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A Skilled Business Insurance Agent Helping You Deal With Errant Staff

Posted on: Thursday, June 19th, 2014

If your business is suddenly facing the financial risk of fraudulent employees, are you protected? In an article for Insurance Journal dated January 14, 2002, writer Stephanie K. Jones reports:

Crime Insurance

“A California man pled guilty to knowingly receiving, possessing and without authorization appropriating stolen trade secret information belonging to his former employer—specifically, customer and order information in databases relating to his employer’s sales. He admitted to having made $300,000 in gross sales using the databases, resulting in a $60,000 net profit for himself.

 

• An accountant and her husband were accused of embezzling $18 million from her employer, a California builder and venture capitalist, during her eight-year stint with the company.

 

The scenarios above, culled from newspaper reports and government sources, describe instances in which employees were either convicted or charged with committing crimes against their employers.

 

Are these cases random and rare? Hardly.”

Fraudulent employees are among a company’s worst nightmares. The Association of Certified Fraud Examiners states that in general, employee fraud or dishonesty costs companies up to 6% in annual revenue losses, and many businesses in the State of Michigan are steadfast against hiring anyone convicted of dishonesty. If you are worried about such people in your organization and you want to protect your assets, a reputable business insurance agent like one from Allied Insurance Managers Inc. is ready to help you spread the safety net.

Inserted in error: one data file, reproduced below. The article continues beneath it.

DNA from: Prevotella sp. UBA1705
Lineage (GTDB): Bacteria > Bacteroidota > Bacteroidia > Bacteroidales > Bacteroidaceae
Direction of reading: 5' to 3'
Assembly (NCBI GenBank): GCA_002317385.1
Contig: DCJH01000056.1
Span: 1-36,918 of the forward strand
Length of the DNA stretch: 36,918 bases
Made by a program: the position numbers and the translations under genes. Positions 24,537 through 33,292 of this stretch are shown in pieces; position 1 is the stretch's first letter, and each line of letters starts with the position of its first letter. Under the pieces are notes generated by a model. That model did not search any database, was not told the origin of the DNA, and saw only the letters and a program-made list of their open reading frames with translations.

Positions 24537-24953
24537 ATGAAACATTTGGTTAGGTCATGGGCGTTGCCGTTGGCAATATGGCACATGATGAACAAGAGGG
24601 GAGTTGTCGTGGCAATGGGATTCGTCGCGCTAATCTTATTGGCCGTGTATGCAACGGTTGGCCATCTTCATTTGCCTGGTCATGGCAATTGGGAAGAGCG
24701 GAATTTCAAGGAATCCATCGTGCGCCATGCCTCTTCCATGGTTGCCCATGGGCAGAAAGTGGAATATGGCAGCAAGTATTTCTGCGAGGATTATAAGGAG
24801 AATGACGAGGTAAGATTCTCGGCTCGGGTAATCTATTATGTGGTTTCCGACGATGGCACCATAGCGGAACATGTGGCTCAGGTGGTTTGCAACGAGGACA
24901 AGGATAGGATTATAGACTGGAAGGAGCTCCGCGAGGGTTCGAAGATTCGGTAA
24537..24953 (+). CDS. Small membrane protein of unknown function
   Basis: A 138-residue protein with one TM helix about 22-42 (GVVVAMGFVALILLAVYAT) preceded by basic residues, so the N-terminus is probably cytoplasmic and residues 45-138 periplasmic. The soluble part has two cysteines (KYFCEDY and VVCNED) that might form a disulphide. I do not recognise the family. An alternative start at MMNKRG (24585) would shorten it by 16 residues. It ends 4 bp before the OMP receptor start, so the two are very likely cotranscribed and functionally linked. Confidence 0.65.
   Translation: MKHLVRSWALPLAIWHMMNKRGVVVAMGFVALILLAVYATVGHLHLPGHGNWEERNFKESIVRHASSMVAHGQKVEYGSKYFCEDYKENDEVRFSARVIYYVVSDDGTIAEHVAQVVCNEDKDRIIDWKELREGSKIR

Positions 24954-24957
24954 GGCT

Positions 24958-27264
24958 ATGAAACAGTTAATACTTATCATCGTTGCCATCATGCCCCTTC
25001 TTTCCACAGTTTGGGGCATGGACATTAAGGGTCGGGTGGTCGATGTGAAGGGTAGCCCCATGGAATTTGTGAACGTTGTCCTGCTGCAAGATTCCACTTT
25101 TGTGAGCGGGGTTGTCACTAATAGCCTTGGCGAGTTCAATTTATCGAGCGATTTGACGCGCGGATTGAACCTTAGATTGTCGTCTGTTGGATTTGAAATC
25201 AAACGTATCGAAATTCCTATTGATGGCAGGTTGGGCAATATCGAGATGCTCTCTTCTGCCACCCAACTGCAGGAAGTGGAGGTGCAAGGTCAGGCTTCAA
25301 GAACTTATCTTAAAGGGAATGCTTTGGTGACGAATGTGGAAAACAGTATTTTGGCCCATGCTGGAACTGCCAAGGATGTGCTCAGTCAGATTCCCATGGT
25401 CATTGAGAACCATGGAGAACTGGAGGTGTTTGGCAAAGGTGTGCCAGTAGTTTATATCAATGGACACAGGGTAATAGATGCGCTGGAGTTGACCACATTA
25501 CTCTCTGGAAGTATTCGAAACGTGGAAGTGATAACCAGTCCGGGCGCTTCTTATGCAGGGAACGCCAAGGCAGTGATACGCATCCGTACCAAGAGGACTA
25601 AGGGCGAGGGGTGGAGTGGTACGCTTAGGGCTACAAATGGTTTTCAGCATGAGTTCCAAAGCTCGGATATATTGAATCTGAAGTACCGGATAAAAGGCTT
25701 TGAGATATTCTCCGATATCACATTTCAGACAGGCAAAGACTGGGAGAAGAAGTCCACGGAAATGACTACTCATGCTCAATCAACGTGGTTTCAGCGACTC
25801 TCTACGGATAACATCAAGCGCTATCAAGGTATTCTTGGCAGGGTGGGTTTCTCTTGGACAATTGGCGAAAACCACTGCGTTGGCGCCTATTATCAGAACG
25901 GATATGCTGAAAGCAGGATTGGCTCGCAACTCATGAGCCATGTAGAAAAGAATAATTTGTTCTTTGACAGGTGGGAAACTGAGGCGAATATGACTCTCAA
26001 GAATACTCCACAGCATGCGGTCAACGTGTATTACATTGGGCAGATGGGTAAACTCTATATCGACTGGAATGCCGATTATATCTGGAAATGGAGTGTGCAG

Employee dishonesty insurance falls under crime insurance, which protects the company from other instances such as theft, embezzlement, forgery, or even fraudulent transactions using company credit cards. Business advisors or insurers may recommend taking out crime insurance policies while the company is being incorporated. However, extensive planning with your preferred business insurance brokers is needed to determine the payout level when a loss is discovered during the life of the policy– or even up to a year after it expires.

In today’s information age most businesses transactions are taking place online and over secure connections. However, business owners looking for employee fraud protection should consider coverage against electronic fund transfer and computer fraud.

The size of a company often plays a role in how effective an employee dishonesty insurance policy may be. Some insurance specialists claim that small or medium-sized businesses tend to be too trusting of their employees, opening the doors for abuse. On the bright side, owners/managers who run the business thoroughly can be in a position to discover fraud and act accordingly.

(Source: When Good Employees Go Bad: Crime Insurance for Employee Dishonesty & Fraud, Insurance Journal, 14 January 2002)

Paul W. Kosmal

Senior Account Executive at Allied Insurance Managers, Inc.
Paul received a BBA from Western Michigan University, majoring in their renowned Sales and Business Marketing Program. Paul has also attained three prestigious Insurance Designations, Certified Insurance Counselor (CIC), Licensed Insurance Counselor (LIC) and Certified Professional Insurance Agent (CPIA)

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